Some employees may not realize the full scope of the protections that they have when trying to improve their working conditions. Workers are protected not only in connection with union activities but also when joining with their fellow workers to improve their work lives. Even people who are not represented by a union are entitled under Section 7 of the National Labor Relations Act (NLRA) to self-organize and join together with coworkers to help improve things at work. Under the NLRA, you can act together with other employees, regardless of the involvement of a union.
Even if you do not join a union, you have rights under the NLRA. You are entitled to engage in "concerted activity." "Concerted activity" is not defined in the NLRA, but courts have interpreted it to refer to Congress' intent to equalize an employee's bargaining power with the power of his or her employer. Generally, concerted activity is activity undertaken by two or more employees in order to achieve mutual aid or protection regarding employment terms and conditions.
Concerted activities = activities by two or more employees related to improving wages or working conditions
Concerted Activity by Single Employees
Even a single employee may be considered to be engaging in protected concerted activity if he or she acts on the authority of other employees in bringing complaints before an employer, trying to instigate group action, or trying to prepare for concerted activities with other employees. For example, you are entitled to talk to one or more coworkers about improving your wages and benefits, and this is a protected concerted activity. You can circulate a petition at work asking for better safety protections, and this is also a protected concerted activity. You can join with workers to participate in a concerted refusal to work in conditions that violate OSHA regulations. You can join with your coworkers to speak with your employer or a governmental agency about problems on the job.
You are likely covered by the NLRA if you are in the private sector. The NLRA excludes people employed by local, state, or federal governments. It also excludes people who work as agricultural laborers and people who work in the domestic service of any family or person in their home. The NLRA also excludes people working for a parent or spouse and people working on an independent contractor basis. It further excludes people working for any employer covered by the Railway Labor Act. It also excludes people working for someone who does not meet the definition of an employer set forth under the NLRA.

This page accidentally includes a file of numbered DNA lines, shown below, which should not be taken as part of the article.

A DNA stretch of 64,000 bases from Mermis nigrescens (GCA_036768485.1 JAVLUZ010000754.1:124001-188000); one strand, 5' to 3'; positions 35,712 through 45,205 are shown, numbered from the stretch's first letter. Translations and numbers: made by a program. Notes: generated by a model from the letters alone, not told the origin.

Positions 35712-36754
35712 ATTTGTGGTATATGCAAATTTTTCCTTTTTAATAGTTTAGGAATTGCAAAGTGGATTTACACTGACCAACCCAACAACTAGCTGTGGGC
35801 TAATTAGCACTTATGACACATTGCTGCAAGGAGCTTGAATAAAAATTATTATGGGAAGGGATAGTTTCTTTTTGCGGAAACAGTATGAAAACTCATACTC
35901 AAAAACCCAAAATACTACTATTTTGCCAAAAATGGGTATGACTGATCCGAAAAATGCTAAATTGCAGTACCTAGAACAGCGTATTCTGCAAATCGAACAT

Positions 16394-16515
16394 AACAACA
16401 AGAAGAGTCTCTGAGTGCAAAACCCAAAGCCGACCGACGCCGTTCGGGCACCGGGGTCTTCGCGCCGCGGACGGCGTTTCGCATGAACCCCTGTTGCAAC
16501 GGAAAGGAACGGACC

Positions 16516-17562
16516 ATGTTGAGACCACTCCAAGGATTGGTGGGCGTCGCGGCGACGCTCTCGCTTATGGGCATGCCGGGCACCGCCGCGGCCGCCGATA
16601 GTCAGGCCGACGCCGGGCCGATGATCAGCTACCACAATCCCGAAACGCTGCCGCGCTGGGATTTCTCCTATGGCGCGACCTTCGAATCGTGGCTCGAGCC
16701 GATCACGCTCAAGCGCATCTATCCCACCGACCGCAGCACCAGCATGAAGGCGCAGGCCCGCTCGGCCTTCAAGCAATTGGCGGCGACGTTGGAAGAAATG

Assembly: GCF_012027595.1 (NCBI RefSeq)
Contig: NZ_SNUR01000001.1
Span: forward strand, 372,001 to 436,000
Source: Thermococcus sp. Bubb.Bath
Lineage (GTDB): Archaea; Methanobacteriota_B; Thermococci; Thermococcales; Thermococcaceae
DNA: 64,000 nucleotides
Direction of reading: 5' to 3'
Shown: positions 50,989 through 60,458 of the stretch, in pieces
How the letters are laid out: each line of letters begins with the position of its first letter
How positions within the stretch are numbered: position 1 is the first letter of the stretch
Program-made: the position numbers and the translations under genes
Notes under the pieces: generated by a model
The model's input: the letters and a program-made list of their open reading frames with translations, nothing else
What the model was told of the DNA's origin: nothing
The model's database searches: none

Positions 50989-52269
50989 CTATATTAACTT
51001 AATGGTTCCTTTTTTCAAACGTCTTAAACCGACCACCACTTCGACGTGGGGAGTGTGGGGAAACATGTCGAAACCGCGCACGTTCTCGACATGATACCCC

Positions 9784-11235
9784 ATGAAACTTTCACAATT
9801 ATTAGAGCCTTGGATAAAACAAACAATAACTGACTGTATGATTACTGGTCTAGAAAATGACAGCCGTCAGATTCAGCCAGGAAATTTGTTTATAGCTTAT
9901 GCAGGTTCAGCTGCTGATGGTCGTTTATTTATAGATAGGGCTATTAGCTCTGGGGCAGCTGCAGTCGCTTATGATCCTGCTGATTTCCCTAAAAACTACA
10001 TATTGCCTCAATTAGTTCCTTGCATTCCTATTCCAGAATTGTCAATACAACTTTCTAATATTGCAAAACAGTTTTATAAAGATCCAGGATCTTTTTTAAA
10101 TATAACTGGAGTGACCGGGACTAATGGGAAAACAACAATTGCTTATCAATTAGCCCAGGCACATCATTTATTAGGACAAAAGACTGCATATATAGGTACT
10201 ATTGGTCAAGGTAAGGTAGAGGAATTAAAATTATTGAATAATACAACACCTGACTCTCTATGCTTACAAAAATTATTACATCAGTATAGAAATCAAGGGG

Protections Against Retaliation
Your employer is not allowed to terminate you, threaten you, or discipline you for engaging in protected concerted activity. It cannot use coercive questioning or interrogation to gain information about the protected concerted activity. However, you are not protected if you do something that is egregiously offensive or knowingly or maliciously false, or if you publicly disparage your employer's services or products without relating your complaint to a labor dispute. If you have been terminated, suspended, or penalized for engaging in protected concerted activities, the NLRB will try to restore anything that was illegally taken away.
The NLRB has taken an expansive view of claims. In fact, in one case, it found that an employee engaged in a protected concerted activity when she spoke to her coworkers about one episode of sexual harassment that was apparently directed only at her. The majority also stated that it did not matter whether she thought that she was engaged in a protected activity or not.
Going It Alone
Actions of a single employee to improve wages or working conditions may be considered “concerted” if the person is acting on behalf of other people or he or she involves co-workers before acting.